Can a diabetic eat dates? this question had been most of the concerned statement to everyone. The palm tree has sweet, fleshy fruits. These are usually sold as dried fruit and enjoyed on their own or in smoothies, desserts, and other dishes.
Because of their natural sweetness, their effect on blood sugar is of concern to people with diabetes. Some questions like “can a diabetic eat dates?” the answer is yes.
Reasons to eat dates
Dates pack a lot of sweetness in very small bites. They are a natural source of fructose, the sugars found in fruits. Maintaining flood levels in people with diabetes can be challenging, and their condition is usually advised to be conscious of their carb intake. Their high carb intake content and dates raise concerns. Whenever you eat in moderation, dates can be part of a healthy diet when you have diabetes.
What Impact dates have on blood sugar
It is measured from 0 to 100, giving pure glucose (sugar) as 100 – your highest blood sugar after eating a meal. Low GI carbs have a GI of 55 or lower, while a high GI rank of 70 or higher. Medium GI carbs sit in the middle with a GI of 56-69 (5 trusted source). In other words, a low GI diet causes less significant fluctuations in blood sugar and insulin levels.
On the other hand, a diet with a high GI can quickly raise blood sugar. This often leads to a risk of high blood sugar, especially in people with diabetes who find it very difficult to control these variations in their body. So, diabetic patients should usually try to stick to foods with low GEO. It also helps maintain their blood sugar levels. In people with type 2 diabetes, blood sugar accumulates and rises to dangerous levels.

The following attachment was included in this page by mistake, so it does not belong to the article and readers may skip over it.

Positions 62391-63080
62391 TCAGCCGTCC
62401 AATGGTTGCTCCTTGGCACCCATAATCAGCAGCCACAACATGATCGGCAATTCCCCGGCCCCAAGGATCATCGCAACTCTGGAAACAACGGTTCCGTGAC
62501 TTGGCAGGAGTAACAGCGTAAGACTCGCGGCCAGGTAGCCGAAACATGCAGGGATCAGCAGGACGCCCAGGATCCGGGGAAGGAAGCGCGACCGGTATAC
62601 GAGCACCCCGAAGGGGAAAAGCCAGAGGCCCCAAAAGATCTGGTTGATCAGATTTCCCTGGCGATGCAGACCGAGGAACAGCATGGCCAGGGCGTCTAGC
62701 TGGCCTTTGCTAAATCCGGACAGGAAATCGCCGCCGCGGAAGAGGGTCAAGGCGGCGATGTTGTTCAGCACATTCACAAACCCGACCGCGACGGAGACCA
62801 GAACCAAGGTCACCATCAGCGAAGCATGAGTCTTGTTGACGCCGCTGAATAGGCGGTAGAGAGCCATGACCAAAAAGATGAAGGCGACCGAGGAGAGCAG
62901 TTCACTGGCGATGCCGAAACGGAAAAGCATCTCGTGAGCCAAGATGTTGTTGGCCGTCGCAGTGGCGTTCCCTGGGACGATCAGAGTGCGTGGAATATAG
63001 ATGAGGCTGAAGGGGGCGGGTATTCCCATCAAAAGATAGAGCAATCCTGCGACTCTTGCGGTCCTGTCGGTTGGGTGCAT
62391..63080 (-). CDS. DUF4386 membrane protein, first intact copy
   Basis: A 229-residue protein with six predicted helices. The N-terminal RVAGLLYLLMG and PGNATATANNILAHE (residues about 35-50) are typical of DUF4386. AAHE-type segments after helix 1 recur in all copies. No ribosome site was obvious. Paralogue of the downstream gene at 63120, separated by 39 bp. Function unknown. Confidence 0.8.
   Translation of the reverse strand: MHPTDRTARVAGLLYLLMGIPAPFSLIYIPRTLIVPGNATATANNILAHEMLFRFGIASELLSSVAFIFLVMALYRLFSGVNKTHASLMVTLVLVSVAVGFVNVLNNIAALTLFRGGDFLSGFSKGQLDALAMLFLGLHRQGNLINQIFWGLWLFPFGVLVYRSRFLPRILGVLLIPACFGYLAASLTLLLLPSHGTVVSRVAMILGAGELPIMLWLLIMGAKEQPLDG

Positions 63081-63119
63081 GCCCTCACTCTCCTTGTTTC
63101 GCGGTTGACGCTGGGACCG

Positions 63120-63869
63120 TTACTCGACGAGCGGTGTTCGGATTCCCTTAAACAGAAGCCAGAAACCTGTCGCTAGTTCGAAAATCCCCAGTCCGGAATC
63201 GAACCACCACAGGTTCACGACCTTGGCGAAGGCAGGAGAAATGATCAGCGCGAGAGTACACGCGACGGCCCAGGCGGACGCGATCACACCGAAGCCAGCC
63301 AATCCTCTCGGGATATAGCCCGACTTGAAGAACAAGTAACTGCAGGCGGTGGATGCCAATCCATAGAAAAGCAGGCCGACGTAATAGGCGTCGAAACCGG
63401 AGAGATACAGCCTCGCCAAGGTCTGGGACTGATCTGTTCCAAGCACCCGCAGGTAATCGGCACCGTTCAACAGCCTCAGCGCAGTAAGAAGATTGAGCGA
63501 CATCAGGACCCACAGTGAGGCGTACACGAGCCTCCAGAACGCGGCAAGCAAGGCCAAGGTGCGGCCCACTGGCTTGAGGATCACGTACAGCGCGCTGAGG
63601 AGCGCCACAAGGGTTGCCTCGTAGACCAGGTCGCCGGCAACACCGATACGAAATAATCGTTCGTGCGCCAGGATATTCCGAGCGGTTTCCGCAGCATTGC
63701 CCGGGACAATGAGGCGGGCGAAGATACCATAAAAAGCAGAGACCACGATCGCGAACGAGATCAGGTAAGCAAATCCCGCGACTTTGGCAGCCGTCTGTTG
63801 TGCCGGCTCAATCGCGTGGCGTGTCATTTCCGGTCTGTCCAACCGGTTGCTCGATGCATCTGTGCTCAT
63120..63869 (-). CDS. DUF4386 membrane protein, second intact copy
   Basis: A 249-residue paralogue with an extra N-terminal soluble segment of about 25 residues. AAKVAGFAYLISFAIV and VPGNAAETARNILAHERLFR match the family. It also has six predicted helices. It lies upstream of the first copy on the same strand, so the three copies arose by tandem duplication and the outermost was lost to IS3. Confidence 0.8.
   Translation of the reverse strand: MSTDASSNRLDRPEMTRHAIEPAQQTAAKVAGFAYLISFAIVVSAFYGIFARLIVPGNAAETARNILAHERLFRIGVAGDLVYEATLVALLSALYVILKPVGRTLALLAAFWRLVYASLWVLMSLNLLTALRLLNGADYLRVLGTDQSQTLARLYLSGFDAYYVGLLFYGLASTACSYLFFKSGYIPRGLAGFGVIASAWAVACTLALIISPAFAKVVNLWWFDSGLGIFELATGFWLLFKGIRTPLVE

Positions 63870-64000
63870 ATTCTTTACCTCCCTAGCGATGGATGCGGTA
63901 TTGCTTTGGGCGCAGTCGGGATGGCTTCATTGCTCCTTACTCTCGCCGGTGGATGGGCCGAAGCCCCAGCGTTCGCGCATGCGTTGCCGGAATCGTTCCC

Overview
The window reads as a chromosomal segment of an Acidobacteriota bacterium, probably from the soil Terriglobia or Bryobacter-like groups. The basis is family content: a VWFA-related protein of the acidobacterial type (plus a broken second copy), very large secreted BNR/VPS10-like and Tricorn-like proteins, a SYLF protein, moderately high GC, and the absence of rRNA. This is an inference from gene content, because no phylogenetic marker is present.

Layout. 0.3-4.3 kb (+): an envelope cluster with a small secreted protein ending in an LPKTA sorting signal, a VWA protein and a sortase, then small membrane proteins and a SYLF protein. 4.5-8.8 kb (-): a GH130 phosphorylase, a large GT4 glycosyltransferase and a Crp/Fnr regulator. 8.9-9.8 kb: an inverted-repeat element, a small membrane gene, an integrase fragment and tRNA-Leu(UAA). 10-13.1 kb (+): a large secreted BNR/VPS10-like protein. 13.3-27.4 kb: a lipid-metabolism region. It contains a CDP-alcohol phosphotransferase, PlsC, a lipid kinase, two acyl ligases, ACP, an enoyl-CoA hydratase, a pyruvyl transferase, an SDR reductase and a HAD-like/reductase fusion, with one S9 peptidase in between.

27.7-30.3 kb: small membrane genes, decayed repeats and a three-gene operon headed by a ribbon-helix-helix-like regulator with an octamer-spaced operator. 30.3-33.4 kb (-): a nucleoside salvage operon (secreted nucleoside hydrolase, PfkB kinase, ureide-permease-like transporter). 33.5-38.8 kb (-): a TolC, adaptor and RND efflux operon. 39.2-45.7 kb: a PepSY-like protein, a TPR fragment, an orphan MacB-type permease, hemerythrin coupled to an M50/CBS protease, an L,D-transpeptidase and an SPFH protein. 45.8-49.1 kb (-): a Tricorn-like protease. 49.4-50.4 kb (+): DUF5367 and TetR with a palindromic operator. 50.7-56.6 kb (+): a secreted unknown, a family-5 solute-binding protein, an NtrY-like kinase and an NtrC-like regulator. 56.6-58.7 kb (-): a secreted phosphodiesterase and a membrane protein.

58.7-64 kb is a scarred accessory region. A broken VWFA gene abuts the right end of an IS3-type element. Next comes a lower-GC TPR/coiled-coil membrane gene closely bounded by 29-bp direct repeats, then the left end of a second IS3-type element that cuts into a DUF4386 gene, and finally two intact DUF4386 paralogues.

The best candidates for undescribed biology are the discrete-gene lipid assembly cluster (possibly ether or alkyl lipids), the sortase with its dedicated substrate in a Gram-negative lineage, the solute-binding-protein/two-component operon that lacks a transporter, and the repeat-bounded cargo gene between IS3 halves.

Fortunately, despite their sweetness, dates have a lower GI. This means that when eaten in moderation, they are safe for people with diabetes. One study examined the GI of 1.8 ounces (50 grams) of dates from 5 common types. They are generally found to have lower GIs between 44 and 53, which may vary slightly depending on the date type (6 trusted source). Diabetic patients can eat dates moderately
There was no significant difference in the GI of dates when measured between those with and without diabetes.
Another supportive measure of the effect of food on blood sugar is glycemic load (GL). Unlike GI, GL is the amount of food and specialty serving carbs (7 trust source).
To calculate GL, multiply the GI of the diet by the amount of carbs you eat and divide that number by 100.
I.e. approximately 36 g of carbs and 49 g on 2 dry dates (48 g) which calculates the GL of 18 (1 trusted source, 6 trusted source, 7 trusted source).
Carbohydrates with low GL are between 1 and 10; Medium GL carbohydrates are between 11 and 19; High GL carbs measure 20 or more. That is a snack with 2 dates packs Medium GL. If you have diabetes, aim not to eat 1 or 2 dates at a time. Eating them with a source of protein like some nuts also allows its carbs to be digested a little more slowly, which helps prevent blood sugar spikes.